Step 3 – Cutting
The most intense part of the process now begins. My buddy Devin Sorter who is a fabricator/welder came through to help with this. He’s very skilled with a cut off wheel, and I knew I could trust him to make some solid cuts that are symmetrical and clean. With the flares mounted up, we drew the line for the cuts. Remember you not only have to give yourself enough clearance for the bumps on top, but for steering in the front as well. During this process, part of the bumper clip will have to be removed as well. This isn’t a problem though since the flare itself acts as a support and keeps the bumper from sagging, even with the splitter on the front.
Step 4 – Sealing the rear ¼ Panels
Since the ¼ panels in the back aren’t just 1 layer like the front, when you cut into them there is now a gap between the layers that are left open. Even though my Mazdaspeed isn’t driven in the rain, it still leaves the car open and vulnerable to getting moisture in there and eventually causing corrosion. To prevent this, you need to stitch weld the panels together and then reseal it. Once the welding was complete, we used silicone to seal it all in and protect it from the elements. We also put some weather stripping on after the fact to prevent any harsh rubbing on the wheel in case the Mazda bottomed out or the tire somehow traveled up high enough.
At this point, the Mazdaspeed3 was done, and I bolted on the flares. The gasket you use between the flare and the body is up to you, there are lots of options out there. Thanks for checking this out and stay tuned for part 5! Cheers, Brett@CS
If you haven’t heard already, the CorkSport Dyno Day and Summer Event was a blast with food, friends, raffles, a Show-N-Shine, and the continuous string of dyno runs. The highlight of the dyno runs came when one of the CorkSport Engineers, Barett, put his car on the rollers. With a few minutes of warm up and anticipation building, it was finally time to see what the “CorkSport Speed” could do.
Getting past the ecstatic crowd to see the dyno screen showed an impressive 620whp/530wtq. Now, whether you were at the show or not, you may be wondering what Barett’s setup is to support these numbers. It’s not a short list but is simpler than you would expect.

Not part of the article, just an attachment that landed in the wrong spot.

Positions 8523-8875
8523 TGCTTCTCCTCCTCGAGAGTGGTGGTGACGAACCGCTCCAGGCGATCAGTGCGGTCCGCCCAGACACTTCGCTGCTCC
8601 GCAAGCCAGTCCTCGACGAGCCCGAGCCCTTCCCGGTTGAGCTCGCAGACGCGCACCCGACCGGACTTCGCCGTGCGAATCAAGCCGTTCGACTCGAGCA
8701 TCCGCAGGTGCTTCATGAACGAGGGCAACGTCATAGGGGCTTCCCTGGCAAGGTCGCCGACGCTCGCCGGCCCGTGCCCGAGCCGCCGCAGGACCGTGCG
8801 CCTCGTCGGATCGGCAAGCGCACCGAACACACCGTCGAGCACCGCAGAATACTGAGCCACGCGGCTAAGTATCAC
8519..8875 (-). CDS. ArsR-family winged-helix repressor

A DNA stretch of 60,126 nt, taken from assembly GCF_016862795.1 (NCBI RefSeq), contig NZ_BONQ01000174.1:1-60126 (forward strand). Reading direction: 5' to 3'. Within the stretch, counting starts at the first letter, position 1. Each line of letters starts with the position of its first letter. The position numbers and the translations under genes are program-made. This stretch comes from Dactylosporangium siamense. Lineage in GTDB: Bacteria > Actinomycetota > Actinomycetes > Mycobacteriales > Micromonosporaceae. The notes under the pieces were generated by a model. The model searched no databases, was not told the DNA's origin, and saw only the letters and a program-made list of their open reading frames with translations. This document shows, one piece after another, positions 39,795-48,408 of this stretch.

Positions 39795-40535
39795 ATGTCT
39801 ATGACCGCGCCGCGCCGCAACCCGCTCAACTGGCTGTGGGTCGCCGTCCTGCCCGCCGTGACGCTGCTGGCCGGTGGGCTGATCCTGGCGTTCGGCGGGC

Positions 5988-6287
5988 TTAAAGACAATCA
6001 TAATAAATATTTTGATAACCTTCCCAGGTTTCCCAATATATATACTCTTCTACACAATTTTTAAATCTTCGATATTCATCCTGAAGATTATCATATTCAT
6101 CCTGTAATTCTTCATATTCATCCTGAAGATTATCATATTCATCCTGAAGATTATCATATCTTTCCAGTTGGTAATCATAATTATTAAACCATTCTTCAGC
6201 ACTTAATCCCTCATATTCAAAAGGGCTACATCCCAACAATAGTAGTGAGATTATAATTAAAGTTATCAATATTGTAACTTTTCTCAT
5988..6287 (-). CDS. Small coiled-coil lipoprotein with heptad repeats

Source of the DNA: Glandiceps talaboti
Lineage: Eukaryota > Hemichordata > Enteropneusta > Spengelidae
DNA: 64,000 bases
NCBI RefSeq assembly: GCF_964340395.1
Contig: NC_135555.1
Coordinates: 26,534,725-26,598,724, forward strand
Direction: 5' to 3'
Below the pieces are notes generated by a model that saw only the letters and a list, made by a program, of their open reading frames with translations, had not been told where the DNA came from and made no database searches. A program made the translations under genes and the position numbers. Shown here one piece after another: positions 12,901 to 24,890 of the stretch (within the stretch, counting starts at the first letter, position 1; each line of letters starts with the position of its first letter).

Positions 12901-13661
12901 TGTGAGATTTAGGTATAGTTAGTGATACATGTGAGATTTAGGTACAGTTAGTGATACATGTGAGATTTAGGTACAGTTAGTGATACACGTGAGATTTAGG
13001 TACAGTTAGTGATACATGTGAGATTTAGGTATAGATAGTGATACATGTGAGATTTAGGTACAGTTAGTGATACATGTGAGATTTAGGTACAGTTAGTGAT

In this blog, we are going to layout the WHOLE build to show you how your Mazdaspeed can make 600+whp.
To get the air in and out of the engine efficiently we have an assortment of bolt-on parts and some prototype parts because what kind of CorkSport R&D car wouldn’t have some prototype performance parts on it? To break this down in the simplest way possible we have laid out a full build list:
Now, this isn’t the complete list, but it does lay out most of the essential parts to get your Mazdaspeed over 600whp. You might have picked out a couple “prototype” mentions in that list above…well we can share a bit on the new CorkSport Turbo. You’ve seen the power it can make…and it still has some more left in it up top, now check it out some sexy billet and massive turbine.
Lastly, none of this power would be possible without the fuel to support. As you may know already, the OE direct injection fuel system taps out around 380whp on an efficient build so how do we make another 240whp? Auxiliary fueling is the key my friends, and we recently posted a blog to help you explore Methanol Auxiliary Fueling that I invite you to read. To stay focused on Barett’s 600+whp build we have made an auxiliary fueling build list below:
ProMeth 220psi Pump (Essential for flowing this volume of methanol)
Snow Performance Solenoid
Devil’s Own 1in/4out distribution block
4x Devil’s Own 90degree nozzle holders
4x ProMeth Compact Check Valves (Essential for proper AFR control between shifts)
4x Devil’s Own D07 Nozzles (One per intake manifold runner; each flowing ~10gph)
Despite that this auxiliary fuel setup is providing the fuel required to support just over 600whp; it is at the ragged edge of what can be supported. Looking at the dyno graph further up you can see torque decline after 6000rpm and horsepower go flat. This is due to the auxiliary fuel system reaching its maximum fueling capacity and thus forcing us to reduce boost pressure as engine RPM goes past 6000rpm.
At this power level, true port injection auxiliary fueling is the correct step to take. Lucky for you guys and gals, we are currently exploring this path with our product R&D. We plan to give you guys and gals a full breakdown of our experience and how we built a full port injection auxiliary fuel system that can support over 600whp.
AND…I forgot to mention one very critical aspect of this entire build. Professional Tuning! This specific build was E-Tuned on the CorkSport in-house dyno by Dale Owen of Gem Tuning. E-Tuning is a great way to set up your car with the tuner that is the best suited for your platform and vehicle build because it doesn’t require the tuner and the vehicle to be in the same place at the same time.
Hang tight for more on the PI Auxiliary Fueling and thanks for tuning in with CorkSport Performance.